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  4. As a guy, my comment may need special “vetting” to qualify as legit. But I’d offer this one: You know you are an oppressed Christian woman if male infidelity is justified as being a wife’s failure (due, of course, to her not “keeping herself up” for him). I’ve heard it, I’ve read it. You ladies decide if it fits.

    • If your comment needing vetting that’d just be oppression in the other direction.

      I am shocked that that has ever been preached. In the UK, most Christian ladies (in my experience) are make-up free and dressed in what’s practical or comfortable, rather than what looks ‘attractive’ or ‘sexy’. Not that the few who do wear make-up are right or wrong, or that the comfortably-dressed ladies look awful (gracious I could dig myself a hole if I wasn’t careful). It is the one thing that sets apart Christian ladies – they’re more ok with just being themselves, without embellishment. Sometimes the things I’ve heard have been said in the name of the gospel sound more like things you’d expect from the Taliban.

      Doesn’t the Talmud say something about a man’s duty to ‘please’ his wife and keep her ‘satisfied’?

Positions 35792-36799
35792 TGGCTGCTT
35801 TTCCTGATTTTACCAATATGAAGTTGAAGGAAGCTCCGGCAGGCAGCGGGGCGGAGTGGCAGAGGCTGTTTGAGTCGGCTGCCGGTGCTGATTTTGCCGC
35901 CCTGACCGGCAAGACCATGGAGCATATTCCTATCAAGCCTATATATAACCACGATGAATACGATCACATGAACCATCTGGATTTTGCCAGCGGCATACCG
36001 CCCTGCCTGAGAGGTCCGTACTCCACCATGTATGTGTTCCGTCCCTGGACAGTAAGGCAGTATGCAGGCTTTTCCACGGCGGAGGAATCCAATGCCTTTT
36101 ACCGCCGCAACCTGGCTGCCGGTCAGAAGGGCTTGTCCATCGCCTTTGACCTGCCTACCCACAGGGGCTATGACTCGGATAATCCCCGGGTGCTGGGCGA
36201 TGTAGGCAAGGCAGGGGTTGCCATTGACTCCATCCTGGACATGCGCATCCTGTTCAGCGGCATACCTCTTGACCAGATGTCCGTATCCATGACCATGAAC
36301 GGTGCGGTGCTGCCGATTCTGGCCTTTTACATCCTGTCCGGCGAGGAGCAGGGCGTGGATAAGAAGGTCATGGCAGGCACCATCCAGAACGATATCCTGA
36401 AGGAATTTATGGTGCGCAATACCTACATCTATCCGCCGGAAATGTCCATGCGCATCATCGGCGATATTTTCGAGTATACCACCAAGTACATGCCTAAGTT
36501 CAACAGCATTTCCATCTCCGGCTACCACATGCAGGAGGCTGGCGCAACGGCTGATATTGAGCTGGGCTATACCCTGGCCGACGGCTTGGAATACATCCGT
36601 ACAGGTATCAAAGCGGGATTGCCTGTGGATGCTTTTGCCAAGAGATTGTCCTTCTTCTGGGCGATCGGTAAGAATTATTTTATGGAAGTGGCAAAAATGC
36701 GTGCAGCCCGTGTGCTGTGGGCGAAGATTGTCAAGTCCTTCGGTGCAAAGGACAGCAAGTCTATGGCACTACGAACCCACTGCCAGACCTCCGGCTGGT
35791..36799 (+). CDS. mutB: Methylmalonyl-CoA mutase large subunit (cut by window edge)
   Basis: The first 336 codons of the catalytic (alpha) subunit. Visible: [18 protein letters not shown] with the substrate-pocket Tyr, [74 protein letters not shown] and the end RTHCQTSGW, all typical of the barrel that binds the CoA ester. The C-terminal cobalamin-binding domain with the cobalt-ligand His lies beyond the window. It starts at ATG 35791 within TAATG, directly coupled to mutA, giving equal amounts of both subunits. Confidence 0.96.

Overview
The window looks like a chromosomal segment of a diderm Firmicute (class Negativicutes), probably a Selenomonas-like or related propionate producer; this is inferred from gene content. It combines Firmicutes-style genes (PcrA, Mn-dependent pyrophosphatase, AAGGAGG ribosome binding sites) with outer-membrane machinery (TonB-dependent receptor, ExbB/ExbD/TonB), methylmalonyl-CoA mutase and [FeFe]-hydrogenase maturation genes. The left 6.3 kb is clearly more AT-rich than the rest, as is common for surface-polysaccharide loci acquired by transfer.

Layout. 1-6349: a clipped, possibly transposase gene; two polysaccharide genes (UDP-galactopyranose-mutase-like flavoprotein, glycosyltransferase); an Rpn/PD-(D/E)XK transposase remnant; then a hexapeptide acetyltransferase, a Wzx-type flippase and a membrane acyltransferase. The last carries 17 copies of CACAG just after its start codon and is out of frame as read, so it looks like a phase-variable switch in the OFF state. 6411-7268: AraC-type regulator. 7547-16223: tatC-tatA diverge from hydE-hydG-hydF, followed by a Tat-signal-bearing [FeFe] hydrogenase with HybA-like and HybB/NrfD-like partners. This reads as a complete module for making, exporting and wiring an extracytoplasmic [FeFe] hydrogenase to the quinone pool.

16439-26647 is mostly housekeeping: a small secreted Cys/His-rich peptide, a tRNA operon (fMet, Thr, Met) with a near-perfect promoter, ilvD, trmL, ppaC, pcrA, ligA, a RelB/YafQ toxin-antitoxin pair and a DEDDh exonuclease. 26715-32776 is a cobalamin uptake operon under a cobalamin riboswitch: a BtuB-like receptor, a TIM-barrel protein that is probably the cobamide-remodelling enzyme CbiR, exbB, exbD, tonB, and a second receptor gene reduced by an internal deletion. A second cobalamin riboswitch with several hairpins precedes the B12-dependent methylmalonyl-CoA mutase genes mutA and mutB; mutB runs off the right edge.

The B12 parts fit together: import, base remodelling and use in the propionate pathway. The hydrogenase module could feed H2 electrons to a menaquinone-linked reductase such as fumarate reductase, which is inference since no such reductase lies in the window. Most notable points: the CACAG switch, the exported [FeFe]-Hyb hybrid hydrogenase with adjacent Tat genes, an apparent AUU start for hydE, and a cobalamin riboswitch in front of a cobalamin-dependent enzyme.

• @Sandy, yeah, in the States we have so much messaging on outward appearance that even the image of a “good christian woman” has become informed by the cultural pressures of flawless beauty and then the church adds to it “flawless spirituality.” Women are born into a culture that shames us and then born again in to church culture that shames us further. plus, there was an internet dust up a while back when a high profile minister fell into sexual sin and another high profile minister responded by warning xtian women to “not let themselves go” or their husbands could succumb to temptation, too.

        Ick. I kid you not!

        We still have a long ways to go to humanizing Christ following women (and men) as flawed human beings living under the banner of grace.